To expect the unexpected shows a thoroughly modern intellect.
– Oscar Wilde
I enjoy my clinical practice. It is made all the more powerful because I usually meet someone when they have arrived into sudden or “unexpected” transition—and this past year, it’s been a surprising number of strokes and heart attacks and clot events. But with most of these events, I can see the writing on the wall when I review copies of lab work from their prior annual medical visits. What patterns do I see in the labs?
Chronically elevated WBC count can indicate chronic inflammation. The other inflammation test is a highly sensitive CRP (hs-CRP) which when above one indicates a non-specific inflammation pattern.
Triglycerides above 100 and HDL cholesterol under 55. I describe this numerous times as the TG:HDL ratio, like I wrote here.
Glucose that is >100 on fasting numbers or the HgbA1c above 5.6% showing a more chronic elevation in blood sugars. This is not, as your PCP might say, a test used for diabetics. Research shows that of the plaque in the arteries that ups the risk of heart disease in people with type 2 diabetes, 70% of that plaque is laid down BEFORE the HgbA1c even reaches type 2 diabetes levels, which is greater than 6.4%! SO 5.7%-6.4% is not merely “prediabetes”, rather it displays a process of heart disease that is best stopped in its tracks.
Low Vitamin D. Research is crystal clear that below 20 on the total vitamin D test is too low and raises numerous disease risks including cardiovascular events. 20-30 is not normal (which is 30-60) but is dubiously termed “borderline low” – a term that does not, to me, sound like a goal worth striving for.
Elevated ferritin. Up to seven-percent of a population carries a gene that causes them to store excess iron in the liver all all tissues of the body. Great mutation when the number one cause of death in adult women centuries ago was blood loss around childbirth. Storing extra iron and being able to rebound from low blood volume was an advantage. But for men, and for women post menopause, excess stored iron results in chronic inflammation and heart disease among many other diseases. [men should be 50-300 and women 30-150 ng/mL]
Advanced cardio lipid testing. These are rarely done in a primary care providers office. A panel I run typically includes:
LP(a) which is a genetic risk marker for plaque formation
LDL size: the lab takes a precise diameter measurement of the LDL cholesterol molecule. the larger LDL are not the type that tend toward plaque formation and clots. LDL cholesterol has become a fall-guy and is simply referred to as “Bad Cholesterol” – but if your LDL measures very large in size, it becomes a good thing. I know, confusing right? Good bad LDLs.
Elevated fibrinogen levels. Fibrinogen promotes clot formation—not surprising given the root word in the name, fibrin. By some estimates, high fibrinogen predicts clots and heart disease as well as high blood pressure and smoking. What is interesting is that this compound goes UP with exercise. I frequently see people who over exercise or under-recover from their exercise routines and carry chronically elevated fibrinogen levels. In fact, I can fill my office several times over with patients who had their first heart attack prior to 60 years-old in part because they exercised 1-2 hours a day most days a week. But they were chronically under-recovered due to some combination of inadequate sleep, deficient nutrition, lack of rest, and/or over-exercise. IF you are trying to hone your weight / fitness / performance, this gets to the overtraining answer. Run this test for yourself… https://www.ultalabtests.com/partners/bloodcode/test/blood-code-7-inflam-workout-recovery-hormones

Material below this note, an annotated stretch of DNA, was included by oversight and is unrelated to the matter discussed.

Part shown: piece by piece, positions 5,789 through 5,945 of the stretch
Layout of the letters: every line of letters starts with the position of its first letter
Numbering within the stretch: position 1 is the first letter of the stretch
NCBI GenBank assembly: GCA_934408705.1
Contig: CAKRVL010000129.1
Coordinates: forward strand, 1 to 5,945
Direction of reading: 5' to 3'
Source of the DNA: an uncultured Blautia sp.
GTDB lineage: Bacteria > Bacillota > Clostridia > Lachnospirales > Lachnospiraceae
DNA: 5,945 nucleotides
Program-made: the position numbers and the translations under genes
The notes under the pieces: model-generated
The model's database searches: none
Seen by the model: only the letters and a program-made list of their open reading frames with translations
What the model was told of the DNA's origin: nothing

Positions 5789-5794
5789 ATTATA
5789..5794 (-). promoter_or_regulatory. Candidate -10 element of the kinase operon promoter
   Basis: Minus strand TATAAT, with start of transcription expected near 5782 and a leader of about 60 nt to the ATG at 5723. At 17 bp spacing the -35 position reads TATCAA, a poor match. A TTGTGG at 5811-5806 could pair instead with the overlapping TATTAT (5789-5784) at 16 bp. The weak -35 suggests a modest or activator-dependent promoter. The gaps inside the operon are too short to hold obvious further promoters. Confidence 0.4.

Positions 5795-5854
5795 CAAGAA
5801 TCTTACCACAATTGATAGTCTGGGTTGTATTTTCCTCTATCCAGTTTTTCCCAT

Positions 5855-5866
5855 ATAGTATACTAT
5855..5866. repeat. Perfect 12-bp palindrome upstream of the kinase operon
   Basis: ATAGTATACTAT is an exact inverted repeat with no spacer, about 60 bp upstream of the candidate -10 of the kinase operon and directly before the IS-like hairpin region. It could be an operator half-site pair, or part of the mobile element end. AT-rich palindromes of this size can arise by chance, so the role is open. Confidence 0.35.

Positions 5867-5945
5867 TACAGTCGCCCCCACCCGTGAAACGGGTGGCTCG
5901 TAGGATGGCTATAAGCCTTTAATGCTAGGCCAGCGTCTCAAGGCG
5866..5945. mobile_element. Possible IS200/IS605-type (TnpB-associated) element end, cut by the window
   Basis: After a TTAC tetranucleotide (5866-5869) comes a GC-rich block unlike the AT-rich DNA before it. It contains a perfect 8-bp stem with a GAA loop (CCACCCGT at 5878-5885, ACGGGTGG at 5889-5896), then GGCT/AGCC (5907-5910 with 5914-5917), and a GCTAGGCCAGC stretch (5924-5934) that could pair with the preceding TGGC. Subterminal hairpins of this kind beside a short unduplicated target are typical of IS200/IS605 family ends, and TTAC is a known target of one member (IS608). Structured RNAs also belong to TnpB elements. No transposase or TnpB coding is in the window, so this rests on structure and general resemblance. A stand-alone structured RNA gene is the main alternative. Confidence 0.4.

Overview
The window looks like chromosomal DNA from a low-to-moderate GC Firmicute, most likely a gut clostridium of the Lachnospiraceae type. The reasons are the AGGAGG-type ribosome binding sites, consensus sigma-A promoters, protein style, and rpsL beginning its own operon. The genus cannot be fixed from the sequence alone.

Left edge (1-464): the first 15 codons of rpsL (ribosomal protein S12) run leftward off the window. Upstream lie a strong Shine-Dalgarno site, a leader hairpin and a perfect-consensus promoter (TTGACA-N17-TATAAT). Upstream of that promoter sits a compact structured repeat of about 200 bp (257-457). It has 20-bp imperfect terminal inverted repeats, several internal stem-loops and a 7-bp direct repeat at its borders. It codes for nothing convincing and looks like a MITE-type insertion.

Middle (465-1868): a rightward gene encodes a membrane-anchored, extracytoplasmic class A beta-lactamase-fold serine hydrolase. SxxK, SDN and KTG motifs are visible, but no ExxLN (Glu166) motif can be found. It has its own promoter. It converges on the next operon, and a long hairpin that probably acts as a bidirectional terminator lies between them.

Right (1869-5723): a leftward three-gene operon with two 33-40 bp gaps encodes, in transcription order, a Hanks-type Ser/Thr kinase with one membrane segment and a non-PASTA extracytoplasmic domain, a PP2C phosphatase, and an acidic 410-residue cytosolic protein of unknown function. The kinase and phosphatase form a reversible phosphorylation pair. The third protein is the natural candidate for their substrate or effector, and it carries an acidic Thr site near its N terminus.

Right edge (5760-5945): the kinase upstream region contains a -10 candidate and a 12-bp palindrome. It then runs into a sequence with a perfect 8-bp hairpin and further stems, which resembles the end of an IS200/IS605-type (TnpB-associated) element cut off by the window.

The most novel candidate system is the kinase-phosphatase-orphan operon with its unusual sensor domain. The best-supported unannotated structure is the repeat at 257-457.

WHY BE PROACTIVE?
Success, in my vocation is when nothing happens. You know, friends don’t write you cards with sniffly teddy bears on them saying, “Thinking of you” when nothing notable happens. No stroke, no early heart attack, no stent surgery or bypass. Isn’t nothing great?
So what tests do I run?
I love this one: Comprehensive Heart Risk through metabolic, nutrition and cardiac tests. Results display nearly every risk factor that we can get through blood tests. I just did this one on myself last week.
The other test is a coronary calcium score. Many states allow this test to be run without a doctor’s order and can run from $99 and as high as $1000. So shop around as all tests use the same method. My test in Hartford CT took all of about 10 minutes start to finish. I left with a cool CD-rom of the images and within 24 hours I had a radiologist report stating that there was nothing out of the ordinary and that my calcium score was zero. Not a big surprise to me, but with a pretty high fat diet – it is healthy. Higher numbers are not inherently risky – but if yours is in the hundreds and you are only “middle aged”, you have more skin in the game to lower the other modifiable cardiovascular risk factors to stop the plaque progression.
My recommendation to you, and I have taken my own medicine on this, is to proactively pursue advanced testing (more than a PCP will typically do) to better understand whether what they are doing, taking and eating is working for you.
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